The big guy loved evening television too. Back home from work, he’d climb on the couch in the family room and strut to and fro until the cushions felt just right. Then he’d simply drop himself on the chosen spot. I knew he just wanted to hang with Nancy and me … the tighter the fit to our evening pack on that old couch, the better. After the TV went dark, there were times he climbed up on the foot of our bed, although in the dark I simply could never be sure it was him.

Simba had a romantic interest too, even if it was rather one-sided at times … our dark-striped tabby cat Piper. The two were inseparable. She was with him right up to the end, when the doorbell rang and our vet walked in. Dr. Schwartz drew a nearly-silent breath as she took stock of the shriveled shell of himself that Simba had become. She knew his pain.

Nancy and I knew what was coming, but we were both numb. Still, we knew it was time to let him go.

Simba gently nodded off with his head in my hands and then he was no more. Just a shell. Real, yet not. I kept waiting for him to stop pretending he wanted petting, but nothing I said made any difference. Trying to mumble through the tears was useless so Nancy and I just knelt with our friend and sobbed. All I could mumble was a blubbery, “Goodbye my friend.”

Going to work alone now is different, strange. Quiet for sure, but lonely too. His bed is gone from the corner of the office by the radiator. His water bowl too. It’s much too quiet now. I began turning on the radio the other day for company. Strange I never used it when Simba was here with me. His slow, regular breathing was comfort enough, except for those times when deep in dreamland, his long legs would twitch as he chased a cat in his sleep. But those days too are gone.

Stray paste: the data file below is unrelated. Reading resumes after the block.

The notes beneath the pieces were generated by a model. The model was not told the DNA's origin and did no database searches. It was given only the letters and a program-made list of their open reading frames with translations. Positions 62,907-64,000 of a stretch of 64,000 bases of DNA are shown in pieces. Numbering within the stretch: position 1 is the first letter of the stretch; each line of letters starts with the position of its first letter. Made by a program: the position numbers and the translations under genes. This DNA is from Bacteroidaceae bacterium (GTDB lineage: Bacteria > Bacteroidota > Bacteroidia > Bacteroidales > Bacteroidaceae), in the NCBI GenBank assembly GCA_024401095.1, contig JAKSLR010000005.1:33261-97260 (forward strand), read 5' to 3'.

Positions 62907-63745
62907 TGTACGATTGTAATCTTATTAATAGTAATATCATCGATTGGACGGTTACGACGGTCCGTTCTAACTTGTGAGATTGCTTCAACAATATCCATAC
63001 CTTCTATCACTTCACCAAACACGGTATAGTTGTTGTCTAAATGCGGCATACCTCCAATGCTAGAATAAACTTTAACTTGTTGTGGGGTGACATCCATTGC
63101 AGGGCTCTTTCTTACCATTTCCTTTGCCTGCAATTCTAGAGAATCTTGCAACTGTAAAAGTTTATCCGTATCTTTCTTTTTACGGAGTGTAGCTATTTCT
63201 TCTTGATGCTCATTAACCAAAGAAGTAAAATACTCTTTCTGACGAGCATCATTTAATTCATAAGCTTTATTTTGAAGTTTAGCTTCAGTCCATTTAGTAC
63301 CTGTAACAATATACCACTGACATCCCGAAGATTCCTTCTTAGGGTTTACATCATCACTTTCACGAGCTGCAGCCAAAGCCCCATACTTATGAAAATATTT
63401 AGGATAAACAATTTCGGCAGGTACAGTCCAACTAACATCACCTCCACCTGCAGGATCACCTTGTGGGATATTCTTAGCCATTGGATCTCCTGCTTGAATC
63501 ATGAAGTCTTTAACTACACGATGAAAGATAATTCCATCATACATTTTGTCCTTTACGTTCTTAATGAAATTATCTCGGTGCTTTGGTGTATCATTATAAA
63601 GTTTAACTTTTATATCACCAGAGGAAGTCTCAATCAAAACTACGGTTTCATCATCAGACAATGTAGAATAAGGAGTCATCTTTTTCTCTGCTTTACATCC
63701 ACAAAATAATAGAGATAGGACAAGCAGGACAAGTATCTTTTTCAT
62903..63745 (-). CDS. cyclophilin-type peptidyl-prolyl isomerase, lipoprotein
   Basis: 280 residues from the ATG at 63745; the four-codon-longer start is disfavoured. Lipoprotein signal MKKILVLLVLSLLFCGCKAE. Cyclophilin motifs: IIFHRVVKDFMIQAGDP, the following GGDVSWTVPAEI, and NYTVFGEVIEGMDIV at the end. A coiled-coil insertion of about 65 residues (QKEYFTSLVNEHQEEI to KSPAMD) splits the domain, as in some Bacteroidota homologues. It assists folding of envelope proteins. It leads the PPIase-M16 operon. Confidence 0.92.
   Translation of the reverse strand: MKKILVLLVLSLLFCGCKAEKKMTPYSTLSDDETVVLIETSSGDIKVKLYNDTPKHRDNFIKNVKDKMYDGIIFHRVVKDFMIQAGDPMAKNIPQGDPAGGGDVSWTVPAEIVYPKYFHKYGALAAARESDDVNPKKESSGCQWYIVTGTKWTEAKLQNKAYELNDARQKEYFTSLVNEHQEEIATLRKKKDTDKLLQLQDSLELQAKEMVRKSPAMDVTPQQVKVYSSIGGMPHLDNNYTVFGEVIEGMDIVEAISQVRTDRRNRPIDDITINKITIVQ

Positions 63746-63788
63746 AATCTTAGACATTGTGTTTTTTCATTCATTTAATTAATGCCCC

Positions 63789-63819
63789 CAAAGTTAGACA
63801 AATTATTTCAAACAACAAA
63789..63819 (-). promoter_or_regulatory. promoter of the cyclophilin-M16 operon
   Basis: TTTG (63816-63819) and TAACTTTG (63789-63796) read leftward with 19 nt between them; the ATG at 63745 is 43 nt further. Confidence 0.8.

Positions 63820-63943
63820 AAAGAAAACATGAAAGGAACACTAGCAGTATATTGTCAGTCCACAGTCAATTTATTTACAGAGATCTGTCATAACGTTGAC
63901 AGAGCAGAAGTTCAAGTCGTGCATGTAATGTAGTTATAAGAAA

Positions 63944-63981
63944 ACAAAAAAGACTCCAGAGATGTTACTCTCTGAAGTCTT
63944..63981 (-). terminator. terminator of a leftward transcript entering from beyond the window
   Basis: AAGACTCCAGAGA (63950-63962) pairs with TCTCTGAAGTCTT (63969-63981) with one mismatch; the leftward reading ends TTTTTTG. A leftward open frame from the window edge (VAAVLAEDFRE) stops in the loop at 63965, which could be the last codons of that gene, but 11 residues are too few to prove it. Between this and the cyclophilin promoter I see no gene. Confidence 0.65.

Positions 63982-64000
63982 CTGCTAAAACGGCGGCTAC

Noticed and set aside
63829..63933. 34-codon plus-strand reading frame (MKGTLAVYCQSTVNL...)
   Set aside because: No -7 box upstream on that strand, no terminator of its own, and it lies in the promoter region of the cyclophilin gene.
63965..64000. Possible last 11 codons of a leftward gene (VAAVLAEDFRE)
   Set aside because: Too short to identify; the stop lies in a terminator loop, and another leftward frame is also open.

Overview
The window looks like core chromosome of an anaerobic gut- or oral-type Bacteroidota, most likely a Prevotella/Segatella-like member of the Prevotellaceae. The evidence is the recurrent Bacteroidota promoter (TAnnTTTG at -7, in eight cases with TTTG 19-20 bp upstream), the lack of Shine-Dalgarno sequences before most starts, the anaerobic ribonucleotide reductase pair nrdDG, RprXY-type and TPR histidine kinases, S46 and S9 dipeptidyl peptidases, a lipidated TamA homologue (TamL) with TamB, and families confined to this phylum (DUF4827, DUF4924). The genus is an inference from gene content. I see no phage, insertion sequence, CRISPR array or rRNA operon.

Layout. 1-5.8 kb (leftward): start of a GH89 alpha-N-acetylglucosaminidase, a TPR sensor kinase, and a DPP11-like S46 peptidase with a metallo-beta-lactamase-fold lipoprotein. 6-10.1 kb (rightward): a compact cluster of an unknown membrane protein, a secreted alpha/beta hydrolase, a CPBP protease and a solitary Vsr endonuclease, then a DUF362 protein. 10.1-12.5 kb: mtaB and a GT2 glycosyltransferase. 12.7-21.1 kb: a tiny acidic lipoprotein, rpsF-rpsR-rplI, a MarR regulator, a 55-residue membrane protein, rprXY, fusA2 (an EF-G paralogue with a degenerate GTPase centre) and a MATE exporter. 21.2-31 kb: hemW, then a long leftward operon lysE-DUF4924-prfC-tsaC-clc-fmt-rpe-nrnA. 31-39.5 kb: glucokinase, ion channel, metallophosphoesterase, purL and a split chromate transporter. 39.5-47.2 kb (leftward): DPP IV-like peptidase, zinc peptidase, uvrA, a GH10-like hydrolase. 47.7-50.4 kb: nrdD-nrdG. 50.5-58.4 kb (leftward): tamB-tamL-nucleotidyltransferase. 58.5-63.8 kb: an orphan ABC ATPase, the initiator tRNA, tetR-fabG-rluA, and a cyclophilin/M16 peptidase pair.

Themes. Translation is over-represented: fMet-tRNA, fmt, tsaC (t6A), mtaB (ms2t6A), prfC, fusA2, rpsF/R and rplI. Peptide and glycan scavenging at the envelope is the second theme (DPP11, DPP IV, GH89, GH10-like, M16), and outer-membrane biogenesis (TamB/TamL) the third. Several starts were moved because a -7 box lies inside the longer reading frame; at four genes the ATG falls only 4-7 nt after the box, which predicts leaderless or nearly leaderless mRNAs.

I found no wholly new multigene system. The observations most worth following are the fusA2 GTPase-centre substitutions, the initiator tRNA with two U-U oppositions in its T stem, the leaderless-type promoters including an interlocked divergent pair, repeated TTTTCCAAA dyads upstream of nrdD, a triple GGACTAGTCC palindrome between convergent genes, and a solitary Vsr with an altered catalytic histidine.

A few days after Simba passed, our vet sent a card signed by all the folks at the clinic who’d taken care of him over the years. Dr. Schwartz included a copy of this brief essay, The Last Will and Testament of an Extremely Distinguished Dog, written by the late Eugene O’Neill. Pass it along to a friend who has lost their dog. It really helps.

Rob Mark

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4 Responses to “Jetwhine Loses a Friend”

  1. Derek W Thomas Says:

    Oh Rob! So sorry for your lost best friend. Very nicely written story, bringing tears to my own eyes as I remember lost friends through your words. Thanks for sharing this life with us – Good Dog, Simba!

  2. Paula Williams Says:

    So sorry for your loss, Robert!

    Why God decided that dogs should have a shorter lifetime than people . . . I’m not one to question the Creator, I’m sure he has his reasons, but dang.

    Love the “Last Will and Testament.” That is a great (and much needed) but of writing for such a time.

  3. Rob Coates Says:

    Very sad to hear of your loss, Rob. But a beautifully written and moving tribute.
    Regards, Rob Coates, Perth, W A.
    PS- Airplane Geeks ain’t the same without you!

  4. Vince Kayser Says:

    Rob, so sorry for your loss. Your story brought tears to my eyes and reminded me of my dear Dachshund, Rudy, who I initially thought was kind of a joke when we got him in 2000. How could a grown man have such a shrimp for a dog? He was with us for 17 years and I still miss him today. Paraphrasing Paula Williams, it’s so hard to outlive our pets.